A renewable energy future is within our grasp: the technology is now widely available and cost-effective in most places around the world. But the current rates of deployment remain well below what is required to avert the worst impacts of climate change. The private sector is poised to invest billions of dollars to massively speed up, scale and support the energy transition. However, many investors, particularly in the private sector, are deterred by some of the risks related to renewable energy investments. As the energy transition is likely to be financed largely by the private sector, governments must work with the private sector to remove barriers and incentivize investment in renewable energy.
This working paper, produced in partnership with Ørsted, focuses on the challenges and solutions to scaling investment in renewable energy generation and provides actionable policy solutions to unlock the private sector investment needed to support the energy transition.
The global transition to renewable energy is likely to be financed largely by the private sector, including utility companies, corporations, project developers, and various investment funds.
One critical element of the energy transition will be decarbonization of the world’s electricity supply. The needed technology is developing rapidly and the scale of the requisite investment is manageable, but current rates of deployment remain well below what is required to avert the worst impacts of climate change.
Challenges that inhibit decarbonization of the power sector fall into three categories: market structure that lacks appropriate incentives to catalyze private investment in new projects, lack of public support for siting renewable energy development, and incompatible or inadequate grid infrastructure.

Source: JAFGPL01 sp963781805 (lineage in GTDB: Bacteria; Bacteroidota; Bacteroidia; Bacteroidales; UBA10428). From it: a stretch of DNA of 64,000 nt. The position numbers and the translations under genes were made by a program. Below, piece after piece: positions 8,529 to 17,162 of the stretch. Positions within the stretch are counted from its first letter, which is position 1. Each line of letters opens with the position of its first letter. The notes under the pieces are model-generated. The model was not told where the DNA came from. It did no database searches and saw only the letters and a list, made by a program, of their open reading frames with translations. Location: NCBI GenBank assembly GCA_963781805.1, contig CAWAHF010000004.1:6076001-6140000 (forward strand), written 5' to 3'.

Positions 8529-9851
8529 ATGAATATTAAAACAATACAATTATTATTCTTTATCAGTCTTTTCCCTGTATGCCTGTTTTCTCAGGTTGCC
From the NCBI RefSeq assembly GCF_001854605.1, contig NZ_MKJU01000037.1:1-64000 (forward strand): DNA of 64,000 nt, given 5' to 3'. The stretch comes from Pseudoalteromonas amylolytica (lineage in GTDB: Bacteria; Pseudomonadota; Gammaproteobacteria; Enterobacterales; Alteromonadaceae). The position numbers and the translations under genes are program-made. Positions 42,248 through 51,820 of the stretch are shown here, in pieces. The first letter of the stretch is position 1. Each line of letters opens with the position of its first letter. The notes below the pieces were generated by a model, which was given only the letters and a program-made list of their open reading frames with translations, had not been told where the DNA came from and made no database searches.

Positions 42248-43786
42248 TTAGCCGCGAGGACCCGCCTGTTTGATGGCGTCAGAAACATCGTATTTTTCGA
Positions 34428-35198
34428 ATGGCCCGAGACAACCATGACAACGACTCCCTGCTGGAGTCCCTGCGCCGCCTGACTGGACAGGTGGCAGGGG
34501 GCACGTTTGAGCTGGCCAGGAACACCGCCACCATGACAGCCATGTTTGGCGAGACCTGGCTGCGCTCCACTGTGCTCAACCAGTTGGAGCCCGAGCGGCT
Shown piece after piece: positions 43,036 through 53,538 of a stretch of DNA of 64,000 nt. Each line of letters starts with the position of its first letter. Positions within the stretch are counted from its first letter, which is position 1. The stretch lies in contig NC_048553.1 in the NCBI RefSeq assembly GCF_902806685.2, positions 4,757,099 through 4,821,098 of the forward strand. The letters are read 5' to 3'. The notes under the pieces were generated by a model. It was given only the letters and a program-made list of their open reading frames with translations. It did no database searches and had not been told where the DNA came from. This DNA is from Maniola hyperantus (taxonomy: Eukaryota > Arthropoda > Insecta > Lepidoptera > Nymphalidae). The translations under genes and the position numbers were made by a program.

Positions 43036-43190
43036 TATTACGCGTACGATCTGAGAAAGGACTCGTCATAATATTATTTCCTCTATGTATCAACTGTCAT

Governments will play a critical role in scaling renewable energy capacity by providing regulatory frameworks and policy solutions to the challenges that are slowing down private sector investment.
Top priorities for governments will be to establish renewable energy targets, policies, and market instruments that incentivize and de-risk green energy investments; improve planning and permitting, and address community concerns, while balancing other concerns; and invest in modern electricity grids and infrastructure.
Clean energy technologies are now big business. Vast sums of money in clean energy supply chains promise to rearrange the geopolitics of industrial competition and energy security. Further, to achieve their increasingly ambitious climate goals, countries are likely to do far more to reshape industrial sectors, compressing in a few years a process that normally takes decades.
“Nguyên tố Đất hiếm” là 17 nguyên tố hóa học với tên gọi lạ lùng và đặc điểm không bình thường. Số nguyên tử của chúng là từ 57-71, 21 và 39. Hai phân nhóm nhỏ hơn, một nhóm là hiếm hơn và vì thế có giá trị hơn nhóm còn lại, có đặc điểm hóa học tương tự, vì vậy chúng thường được tìm thấy và khai thác cùng nhau.
Mặc dù tên gọi là hiếm, đất hiếm không phải là chất hiếm về mặt địa lý nhưng được phân tán rộng khắp lớp vỏ trái đất. Tuy nhiên, đất hiếm được khai thác ở một vài nơi và bởi một vài công ty bởi vì chúng thường không xuất hiện tập trung một chỗ với lượng lớn. Hơn nữa khai thác mỏ ngày càng nhiều chi phí và rủi ro, thị trường đất hiếm trên thế giới không lớn (vài tỷ đô la một năm), dễ bay hơi, phức tạp và bị chi phối bởi Trung Quốc, nơi mà không phải tất cả các mỏ và xuất khẩu khoáng sản đều hợp pháp và minh bạch. Một chuyên gia kết luận rằng khoảng một nửa số đất hiếm được sản xuất trên toàn cầu năm 2015 không nằm trong thống kê chính thức. Tiếp tục đọc “Khủng hoảng kim loại đất hiếm: ngành năng lượng sạch đừng lo lắng”→